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Stuff in the Background
Guy Julier 29/11/04

The BBC has just started airing a new series on television called 'The Culture Show'. The first edition included a piece about what art fabricators do. These are the people who actually make the things that some artists commission - the people who mould soap into lifesize Model T Fords, turn the contours of the pile of a carpet into a computer progamme which creates symphonic music or manufacture a thousand chocolate eclairs to be floated down the Hudson river.

Behind spectacular shows of culture lie the networks of people who are engaged in making things happen.

If we want an account of how stuff comes about, surely it'd make sense to look at how such human resources are organized, how they make a living and, indeed, how they shape processes and outcomes. This isn't just about honouring 'unsung heroes' that support 'great artists'. It is about investigating the everyday interactions and dependencies of cultural production.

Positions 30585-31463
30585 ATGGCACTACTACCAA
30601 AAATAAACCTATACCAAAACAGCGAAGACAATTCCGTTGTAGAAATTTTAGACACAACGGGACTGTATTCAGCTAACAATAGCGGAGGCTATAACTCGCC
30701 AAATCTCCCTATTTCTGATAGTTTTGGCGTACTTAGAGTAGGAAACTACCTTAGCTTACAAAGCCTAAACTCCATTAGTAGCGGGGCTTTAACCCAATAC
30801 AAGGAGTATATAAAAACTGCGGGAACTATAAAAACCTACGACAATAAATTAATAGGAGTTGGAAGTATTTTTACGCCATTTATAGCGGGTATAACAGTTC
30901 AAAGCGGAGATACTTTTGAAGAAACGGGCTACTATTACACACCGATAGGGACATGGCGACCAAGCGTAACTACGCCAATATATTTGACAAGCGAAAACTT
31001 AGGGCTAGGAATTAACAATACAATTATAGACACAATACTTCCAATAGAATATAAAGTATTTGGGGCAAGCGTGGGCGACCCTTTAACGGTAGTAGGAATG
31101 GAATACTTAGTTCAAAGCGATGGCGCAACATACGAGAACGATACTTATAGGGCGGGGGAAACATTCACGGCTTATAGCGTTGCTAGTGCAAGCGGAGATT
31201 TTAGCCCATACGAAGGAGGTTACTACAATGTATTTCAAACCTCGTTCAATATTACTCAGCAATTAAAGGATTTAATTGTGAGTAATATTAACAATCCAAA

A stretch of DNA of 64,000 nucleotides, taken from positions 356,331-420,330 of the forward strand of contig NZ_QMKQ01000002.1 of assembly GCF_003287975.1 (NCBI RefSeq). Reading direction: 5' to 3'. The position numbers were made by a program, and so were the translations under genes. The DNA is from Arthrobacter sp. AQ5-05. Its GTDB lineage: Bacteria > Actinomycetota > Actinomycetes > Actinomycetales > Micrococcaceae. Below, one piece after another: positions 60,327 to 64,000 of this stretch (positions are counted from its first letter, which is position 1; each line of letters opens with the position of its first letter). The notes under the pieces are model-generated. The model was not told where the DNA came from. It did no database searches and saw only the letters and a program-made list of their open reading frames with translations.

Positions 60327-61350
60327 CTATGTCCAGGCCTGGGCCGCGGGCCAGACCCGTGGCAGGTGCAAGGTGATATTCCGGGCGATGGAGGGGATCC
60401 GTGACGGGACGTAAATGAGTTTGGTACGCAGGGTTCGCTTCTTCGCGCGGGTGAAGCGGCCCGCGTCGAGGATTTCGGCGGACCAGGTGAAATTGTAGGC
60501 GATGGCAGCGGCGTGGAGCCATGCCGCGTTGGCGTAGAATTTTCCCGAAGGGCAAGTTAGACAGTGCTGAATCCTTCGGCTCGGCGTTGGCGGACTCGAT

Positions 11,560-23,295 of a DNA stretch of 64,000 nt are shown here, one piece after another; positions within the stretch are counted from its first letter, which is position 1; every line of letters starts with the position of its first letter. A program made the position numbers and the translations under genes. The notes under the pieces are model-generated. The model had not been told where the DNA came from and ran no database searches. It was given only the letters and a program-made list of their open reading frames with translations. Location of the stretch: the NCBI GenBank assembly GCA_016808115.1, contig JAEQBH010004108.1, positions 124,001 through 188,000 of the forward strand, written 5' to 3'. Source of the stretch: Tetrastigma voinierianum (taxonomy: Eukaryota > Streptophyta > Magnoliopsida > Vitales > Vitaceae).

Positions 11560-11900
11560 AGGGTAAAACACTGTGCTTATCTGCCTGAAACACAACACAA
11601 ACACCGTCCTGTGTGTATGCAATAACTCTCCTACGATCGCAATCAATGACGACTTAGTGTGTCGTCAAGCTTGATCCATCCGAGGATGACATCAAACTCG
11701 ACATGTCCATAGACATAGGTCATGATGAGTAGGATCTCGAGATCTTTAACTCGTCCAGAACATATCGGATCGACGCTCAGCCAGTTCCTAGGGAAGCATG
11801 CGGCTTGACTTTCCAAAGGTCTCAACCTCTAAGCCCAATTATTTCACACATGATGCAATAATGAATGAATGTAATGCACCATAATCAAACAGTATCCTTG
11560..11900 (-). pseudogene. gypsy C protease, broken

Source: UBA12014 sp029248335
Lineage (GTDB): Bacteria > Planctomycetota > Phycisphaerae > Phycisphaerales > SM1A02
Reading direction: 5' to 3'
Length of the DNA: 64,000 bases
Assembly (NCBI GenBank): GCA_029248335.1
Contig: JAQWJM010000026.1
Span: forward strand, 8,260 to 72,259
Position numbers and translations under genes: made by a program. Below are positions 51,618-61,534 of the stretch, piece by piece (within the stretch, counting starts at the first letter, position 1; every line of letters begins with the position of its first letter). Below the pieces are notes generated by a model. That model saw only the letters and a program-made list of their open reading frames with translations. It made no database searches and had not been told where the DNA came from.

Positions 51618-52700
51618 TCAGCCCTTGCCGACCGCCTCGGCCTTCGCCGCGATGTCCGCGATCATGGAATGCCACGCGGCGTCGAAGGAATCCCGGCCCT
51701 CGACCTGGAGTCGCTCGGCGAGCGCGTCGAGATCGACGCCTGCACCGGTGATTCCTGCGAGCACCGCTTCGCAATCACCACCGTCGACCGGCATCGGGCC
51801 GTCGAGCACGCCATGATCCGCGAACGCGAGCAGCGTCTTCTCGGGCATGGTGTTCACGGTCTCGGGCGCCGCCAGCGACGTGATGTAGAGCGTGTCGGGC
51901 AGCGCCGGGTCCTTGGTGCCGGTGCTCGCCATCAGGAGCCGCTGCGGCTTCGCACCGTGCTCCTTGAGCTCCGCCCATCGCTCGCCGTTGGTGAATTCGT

Likewise, the fabulous New York-based journal Cabinet tells us about US presidents' doodles or what a junior school science teacher thinks of one of his pupil's fantasy drawings (mostly of the teacher being hung). I'm not advocating benign 'celebration' of these vernacular moments. Rather, it is important to look at this stuff in the background both as the resonance or fall-out of things in the foreground and, at some level, something that contributes to it. The foreground is made up of the information that we more regularly notice, although the background things - who we chat with or what we sketch out - probably takes up more of our everyday engagement.

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